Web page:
Details: These were EVERYWHERE in groups of two to five in the riparian vegetation. Unlike the goldfinches, which often seemed to scoot out ahead of me, these were much lower and seemed to just melt away back into the vegetation. I saw groups of these sparrows every 15 minutes for the first four or five hours and later on as well. See some of the photos.

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  26. Number observed: 1
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  27. Number observed: 4

    Details: Two were in a tree with the robin (eastern cove -- looking pretty much right toward the sun) and two were in the immediate neighboring tree. They sounded like red-wings and they took off together without the cardinal. Then, I saw that two were smaller females and two black males.

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  28. Number observed: 2

    Details: Two singles in two different relatively close locations, but the first one did not fly after I sighted it. Just kept clucking high up in the tree.

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  29. Number observed: 16

    Details: There were dozens and dozens of these in groups of one to five sometimes alone and sometimes in mixed flocks. Most often relatively low in the underbrush. They were all around the lake from 7:30 when I could start to see well enough into the shaded vegetation clear until 3:00 PM. See photos.

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  30. Number observed: 3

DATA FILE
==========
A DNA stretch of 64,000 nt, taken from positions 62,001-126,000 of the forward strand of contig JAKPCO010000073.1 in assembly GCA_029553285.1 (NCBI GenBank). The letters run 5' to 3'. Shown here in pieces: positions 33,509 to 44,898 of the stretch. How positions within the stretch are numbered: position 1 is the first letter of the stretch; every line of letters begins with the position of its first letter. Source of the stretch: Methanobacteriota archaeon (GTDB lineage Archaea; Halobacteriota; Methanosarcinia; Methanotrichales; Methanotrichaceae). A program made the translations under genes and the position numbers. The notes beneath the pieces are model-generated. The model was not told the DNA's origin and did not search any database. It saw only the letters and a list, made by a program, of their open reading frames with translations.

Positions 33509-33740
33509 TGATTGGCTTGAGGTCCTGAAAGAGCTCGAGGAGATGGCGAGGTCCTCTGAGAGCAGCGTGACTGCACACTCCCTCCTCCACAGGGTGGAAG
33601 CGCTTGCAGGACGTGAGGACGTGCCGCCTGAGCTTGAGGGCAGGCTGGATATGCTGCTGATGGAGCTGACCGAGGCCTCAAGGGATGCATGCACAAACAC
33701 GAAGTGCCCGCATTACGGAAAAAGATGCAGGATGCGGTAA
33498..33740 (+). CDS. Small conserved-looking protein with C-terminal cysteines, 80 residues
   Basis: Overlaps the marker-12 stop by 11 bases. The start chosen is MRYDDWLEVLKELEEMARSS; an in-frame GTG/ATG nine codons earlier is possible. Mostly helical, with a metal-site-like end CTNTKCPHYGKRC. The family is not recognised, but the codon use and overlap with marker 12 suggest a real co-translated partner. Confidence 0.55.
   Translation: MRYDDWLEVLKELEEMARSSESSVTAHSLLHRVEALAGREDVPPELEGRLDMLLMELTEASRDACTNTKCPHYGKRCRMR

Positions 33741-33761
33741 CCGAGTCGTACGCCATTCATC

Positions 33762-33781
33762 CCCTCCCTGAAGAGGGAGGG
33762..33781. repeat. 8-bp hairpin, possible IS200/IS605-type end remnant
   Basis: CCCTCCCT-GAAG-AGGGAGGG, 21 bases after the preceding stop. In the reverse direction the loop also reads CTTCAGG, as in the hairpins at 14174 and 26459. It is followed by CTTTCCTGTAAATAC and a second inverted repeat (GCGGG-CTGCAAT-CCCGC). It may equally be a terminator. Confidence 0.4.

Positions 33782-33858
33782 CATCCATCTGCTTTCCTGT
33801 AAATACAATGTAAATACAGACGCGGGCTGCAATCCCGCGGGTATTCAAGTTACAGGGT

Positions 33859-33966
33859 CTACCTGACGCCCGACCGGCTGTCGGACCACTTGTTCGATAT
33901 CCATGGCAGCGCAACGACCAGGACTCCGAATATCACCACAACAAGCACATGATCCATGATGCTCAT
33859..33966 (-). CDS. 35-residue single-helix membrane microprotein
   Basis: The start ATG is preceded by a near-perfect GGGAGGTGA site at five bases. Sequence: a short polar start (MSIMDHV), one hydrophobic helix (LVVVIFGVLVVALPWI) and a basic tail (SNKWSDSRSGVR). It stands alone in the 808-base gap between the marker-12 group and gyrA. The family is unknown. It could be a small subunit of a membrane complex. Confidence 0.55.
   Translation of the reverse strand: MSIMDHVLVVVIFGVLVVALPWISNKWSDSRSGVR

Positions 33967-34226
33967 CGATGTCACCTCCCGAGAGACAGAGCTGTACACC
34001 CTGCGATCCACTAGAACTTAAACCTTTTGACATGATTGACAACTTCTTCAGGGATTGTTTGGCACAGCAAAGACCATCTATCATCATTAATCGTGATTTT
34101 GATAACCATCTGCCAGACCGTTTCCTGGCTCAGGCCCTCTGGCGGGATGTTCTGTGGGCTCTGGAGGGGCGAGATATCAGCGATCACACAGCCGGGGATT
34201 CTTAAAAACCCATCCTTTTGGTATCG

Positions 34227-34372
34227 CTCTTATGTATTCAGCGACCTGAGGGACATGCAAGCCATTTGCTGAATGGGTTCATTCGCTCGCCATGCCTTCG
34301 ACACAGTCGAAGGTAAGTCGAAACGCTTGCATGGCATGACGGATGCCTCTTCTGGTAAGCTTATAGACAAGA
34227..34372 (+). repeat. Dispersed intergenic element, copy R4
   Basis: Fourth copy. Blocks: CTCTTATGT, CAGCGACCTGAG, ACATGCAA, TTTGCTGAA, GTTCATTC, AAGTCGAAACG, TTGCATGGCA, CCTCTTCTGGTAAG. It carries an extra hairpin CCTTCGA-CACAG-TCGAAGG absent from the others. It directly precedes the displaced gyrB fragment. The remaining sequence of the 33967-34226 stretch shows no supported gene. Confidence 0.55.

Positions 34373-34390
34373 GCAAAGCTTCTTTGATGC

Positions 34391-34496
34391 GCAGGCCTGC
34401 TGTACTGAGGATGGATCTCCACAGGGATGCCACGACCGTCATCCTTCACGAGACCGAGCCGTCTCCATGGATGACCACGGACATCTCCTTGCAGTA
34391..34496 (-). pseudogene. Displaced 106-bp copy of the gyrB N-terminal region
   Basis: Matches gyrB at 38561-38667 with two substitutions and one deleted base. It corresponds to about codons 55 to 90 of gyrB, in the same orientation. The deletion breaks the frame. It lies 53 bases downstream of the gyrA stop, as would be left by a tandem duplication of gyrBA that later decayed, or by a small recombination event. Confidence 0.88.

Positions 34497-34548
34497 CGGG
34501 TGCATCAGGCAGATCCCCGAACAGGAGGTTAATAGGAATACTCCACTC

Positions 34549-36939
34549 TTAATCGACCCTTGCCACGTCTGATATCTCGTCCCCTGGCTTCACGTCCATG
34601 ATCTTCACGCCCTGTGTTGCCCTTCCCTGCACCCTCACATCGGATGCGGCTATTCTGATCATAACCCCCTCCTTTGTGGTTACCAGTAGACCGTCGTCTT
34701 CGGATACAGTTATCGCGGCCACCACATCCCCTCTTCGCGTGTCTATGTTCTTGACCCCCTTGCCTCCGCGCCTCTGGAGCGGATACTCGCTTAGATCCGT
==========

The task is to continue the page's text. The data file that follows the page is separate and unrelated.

Details: Two widely spaced males and one female. Eastern cove, island, and western cove.

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  31. bird sp.

    Number observed: 100

    Details: It was dozens and dozens of birds. I was a science teacher for 39 years. It could have been 300. If I'm going to pick a number, (and your website will not accept "MANY"), I am going to pick a conservative number that will be easily defended. The birds descended upon me in a mixed flock and I would just snap pictures and try to count. (e.g. there were 20 plus other birds with the yellow-rumped warbler, carolina wrens, downy woodpecker, and flicker -- they are the only ones being reported as counted.) Time after time. Especially along the eastern coves early morning through late morning. See photos. This is over EIGHT hours of quietly paddling tight along approximately 5.5 MILES of shoreline, much of which is maintained as very good mixed habitat (some forested areas, trees, lawn, old field habitat, transitional ecotones in between, lots of rich littoral shallows, lots of native fruits and berries). Some photos of mystery birds will not upload because they are over your limit. Is that one a Fox Sparrow?